and you teased me less and less. Gradually, with God’s grace, you
and I began to develop that special bond of deep empathy and
mutual respect that we have up to this very moment. And of
course I have long known that there is nothing that you would not
do for me. Because for all your naughtiness and meanness, to you
I am uniquely special -- your beloved sister.

I can still remember the many happy moments when, after
Takurong and Bacolod, we were on Iloilo, living with our big
brother Rene. We were staying with Auntie Meding and Manang
Veling and Dr. Rene Magalona in Ledesma Street. Sometimes we
would go to Villa Beach or visit our cousins, the Tirols who lived

I was in 3rd grade at the Tanza Elementary School and you were
in first year High School at Lincoln College. Our brother Rene was
the new Manager of the Ledesma Shipping Lines in Iloilo at the
very young age of twenty-one, and he had reached that position in
three years, starting as a lowly office janitor .

Manong Rene sent us both to school and took care of all our
expenses. For the first time in our lives, we had some little
allowance in our pockets every day we went to school. Every
Sunday, we would go to church at Tanza Catholic Church where
you served as an altar boy. I was so proud to see you serving at the
altar, and I imagined you one day celebrating Mass as a Priest.
Maybe you imagined the same thing?! Nanay Naty in heaven must
have smiled to see her favorite, Manong Rene, taking such good
care of us, little Mila and naughty Juni.

And every Wednesday, because of the good example of Manong Rene,
you and I would attend the Novena to our Lady of Perpetual
Succour in Saint Clement’s Church in La Paz. One time I reported
you to Manong Rene because you gallantly dropped in the
collection box all of the pocket money he had given us for our
snacks! Even then, at the age of eleven, you were already showing
evidence of your large heart and your unmeasured generosity!

It seems that your whole being was being profoundly
influenced and wonderfully reshaped by the spiritual teachings of
your idol, the great Dutch Missionary Priest, Father Cornelius de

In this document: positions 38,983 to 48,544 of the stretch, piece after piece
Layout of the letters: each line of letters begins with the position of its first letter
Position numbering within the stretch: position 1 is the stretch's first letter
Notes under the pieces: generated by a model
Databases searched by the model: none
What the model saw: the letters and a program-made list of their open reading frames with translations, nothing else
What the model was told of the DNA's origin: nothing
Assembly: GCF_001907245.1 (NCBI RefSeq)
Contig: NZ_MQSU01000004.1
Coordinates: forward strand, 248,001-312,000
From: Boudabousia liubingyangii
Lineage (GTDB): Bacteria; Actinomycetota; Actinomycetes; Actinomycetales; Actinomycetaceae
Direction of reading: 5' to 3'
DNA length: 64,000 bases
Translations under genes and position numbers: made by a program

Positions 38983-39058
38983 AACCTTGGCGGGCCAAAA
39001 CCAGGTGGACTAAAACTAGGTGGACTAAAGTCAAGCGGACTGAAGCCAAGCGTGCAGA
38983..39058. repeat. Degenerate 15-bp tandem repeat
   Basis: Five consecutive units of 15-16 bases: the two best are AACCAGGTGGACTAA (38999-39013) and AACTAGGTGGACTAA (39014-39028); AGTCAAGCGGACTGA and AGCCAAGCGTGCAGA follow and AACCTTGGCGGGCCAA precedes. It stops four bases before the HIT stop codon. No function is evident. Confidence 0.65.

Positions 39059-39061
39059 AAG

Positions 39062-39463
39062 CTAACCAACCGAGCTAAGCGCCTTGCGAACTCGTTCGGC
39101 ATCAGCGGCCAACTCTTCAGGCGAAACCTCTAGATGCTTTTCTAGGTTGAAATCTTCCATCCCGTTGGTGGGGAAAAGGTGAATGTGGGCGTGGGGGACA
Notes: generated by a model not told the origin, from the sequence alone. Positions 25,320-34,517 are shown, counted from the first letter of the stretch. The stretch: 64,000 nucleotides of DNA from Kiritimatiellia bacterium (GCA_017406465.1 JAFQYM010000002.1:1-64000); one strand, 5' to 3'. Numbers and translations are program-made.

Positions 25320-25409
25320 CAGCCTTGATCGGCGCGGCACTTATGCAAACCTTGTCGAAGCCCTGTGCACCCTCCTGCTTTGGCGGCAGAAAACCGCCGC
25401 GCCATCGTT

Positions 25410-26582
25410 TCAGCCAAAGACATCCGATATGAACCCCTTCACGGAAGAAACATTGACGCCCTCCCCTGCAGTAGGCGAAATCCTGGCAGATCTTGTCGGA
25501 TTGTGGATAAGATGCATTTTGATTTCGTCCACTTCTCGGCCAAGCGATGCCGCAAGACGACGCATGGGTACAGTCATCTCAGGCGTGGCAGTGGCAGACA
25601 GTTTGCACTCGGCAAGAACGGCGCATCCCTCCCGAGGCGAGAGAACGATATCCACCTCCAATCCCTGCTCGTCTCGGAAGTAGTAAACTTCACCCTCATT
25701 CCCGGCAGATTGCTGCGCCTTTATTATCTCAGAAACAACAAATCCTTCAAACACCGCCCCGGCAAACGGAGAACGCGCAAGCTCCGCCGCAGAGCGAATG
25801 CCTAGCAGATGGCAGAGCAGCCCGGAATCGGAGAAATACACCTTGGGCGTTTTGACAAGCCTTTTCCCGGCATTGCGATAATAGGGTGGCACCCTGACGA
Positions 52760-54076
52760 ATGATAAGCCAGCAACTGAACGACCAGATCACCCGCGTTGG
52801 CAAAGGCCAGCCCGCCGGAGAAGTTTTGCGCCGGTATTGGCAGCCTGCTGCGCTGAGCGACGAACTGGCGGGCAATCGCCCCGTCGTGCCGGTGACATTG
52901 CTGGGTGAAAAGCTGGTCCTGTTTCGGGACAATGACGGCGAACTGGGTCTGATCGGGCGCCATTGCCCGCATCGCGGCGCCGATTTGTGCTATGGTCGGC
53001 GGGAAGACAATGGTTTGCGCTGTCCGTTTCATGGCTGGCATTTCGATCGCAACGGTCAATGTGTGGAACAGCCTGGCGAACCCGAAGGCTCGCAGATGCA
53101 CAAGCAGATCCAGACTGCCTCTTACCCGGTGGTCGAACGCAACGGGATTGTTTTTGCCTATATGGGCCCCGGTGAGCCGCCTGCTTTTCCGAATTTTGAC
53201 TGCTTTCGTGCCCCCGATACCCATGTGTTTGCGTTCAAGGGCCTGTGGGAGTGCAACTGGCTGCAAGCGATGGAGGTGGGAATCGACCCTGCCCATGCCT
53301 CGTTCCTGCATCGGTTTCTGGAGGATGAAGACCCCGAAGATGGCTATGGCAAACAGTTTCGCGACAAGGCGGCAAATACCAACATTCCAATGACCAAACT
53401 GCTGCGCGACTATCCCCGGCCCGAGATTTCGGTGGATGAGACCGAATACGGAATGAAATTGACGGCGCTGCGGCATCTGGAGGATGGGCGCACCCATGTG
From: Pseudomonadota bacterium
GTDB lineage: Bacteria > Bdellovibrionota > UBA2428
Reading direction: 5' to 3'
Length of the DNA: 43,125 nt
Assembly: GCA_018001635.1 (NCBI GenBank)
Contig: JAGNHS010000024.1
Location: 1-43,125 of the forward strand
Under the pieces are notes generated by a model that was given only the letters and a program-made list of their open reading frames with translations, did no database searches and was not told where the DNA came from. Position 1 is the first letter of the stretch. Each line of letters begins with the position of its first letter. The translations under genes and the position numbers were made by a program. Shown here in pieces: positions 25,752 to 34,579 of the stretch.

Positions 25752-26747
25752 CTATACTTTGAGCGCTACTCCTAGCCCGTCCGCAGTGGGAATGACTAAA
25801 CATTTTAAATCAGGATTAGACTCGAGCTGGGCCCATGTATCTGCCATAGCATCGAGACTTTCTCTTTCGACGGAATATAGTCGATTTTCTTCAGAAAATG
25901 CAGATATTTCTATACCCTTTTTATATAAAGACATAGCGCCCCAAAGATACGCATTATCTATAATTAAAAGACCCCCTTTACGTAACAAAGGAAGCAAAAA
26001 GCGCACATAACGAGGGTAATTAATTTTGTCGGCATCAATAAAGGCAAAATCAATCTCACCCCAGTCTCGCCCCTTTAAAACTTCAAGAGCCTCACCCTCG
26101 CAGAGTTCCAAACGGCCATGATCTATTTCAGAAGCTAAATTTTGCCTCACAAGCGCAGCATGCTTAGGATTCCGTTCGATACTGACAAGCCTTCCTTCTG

Wit, MHM, and by your school, Lincoln School, through the
guidance and the teachings of Ateneo alumnus Mr. Johnny Jamora
and the wonderful teachers there.

And then the Jesuits came -- first, Fr. Isaias X. Edralin, SJ and
then Fr. Thomas B. Cannon, SJ. They came, and gave your school
Retreat, and then …. my brother Juni was not naughty anymore!

In fact, you became ultra-good, and you applied to become a Jesuit,
at the tender age of twelve and a half. The Jesuit Superior
asked you to go to Davao, where our aunt Manang Purit Jalandoni
and her husband Ateneo de Manila alumnus Manong Gil lived –-
very close to Jesuits there.

At the Ateneo de Davao you were supposed to learn Latin,
which you would need as a Jesuit seminarian. And the Jesuits
were supposed to observe you, and teach you their Ignatian
values and their Jesuit Way.

Goodbye, dear brother Juni. You studied, and did very well, in
faraway Ateneo de Davao, finishing high school there, and three
years of college. Henceforth, we would meet only during summer
vacations, when you would somehow manage to travel alone by
boat from Davao to Bacolod and visit us, your family, and together,
we would go to Nanay Naty in the cemetery.

Manong Rene and all of us would be amazed by how well you
spoke English, and your distinctive Ateneo accent,and how truly
good and well-behaved you had become. Was it because of the
JESUITS and the JALANDONIS that you were converted and
transformed from being the naughtiest to being the best young man

In 1959, after three years of college, you were admitted to the
Jesuit Sacred Heart Novitiate in Novaliches, Quezon City. On your
way to the Novitiate, you passed by Bacolod to say goodbye to all
of us. You were quite impressive. Full of ideals and full of
generosity and full of zeal. The Jesuits had formed you well.

You were studying Philosophy in 1964 when I graduated from
Nursing and left for the United States to work as a nurse with Pat in

Four years later, you were teaching Latin at the Ateneo de
Manila University when I got married to Toto Baby Meloto. You
very gladly took time out from your busy schedule to go all the
way to Bacolod to assist Father Edgar Saguinsin at our wedding

In 1969 you became the Sacada Priest. There you were, a
well-loved and highly-respected teacher at the Ateneo de Manila,
and you abandoned comfort and security to work in the canefields
as a migrant cane-cutter. Of course, Tatay Arce could not
understand what on earth you were doing!?

But I was so proud of you . You worked in NINE HACIENDAS.
You had come all the way to personally experience the sufferings
and injustices of the Sacadas, -- the nameless, overworked,
exploited, helpless migrant sugarcane cutters in the haciendas of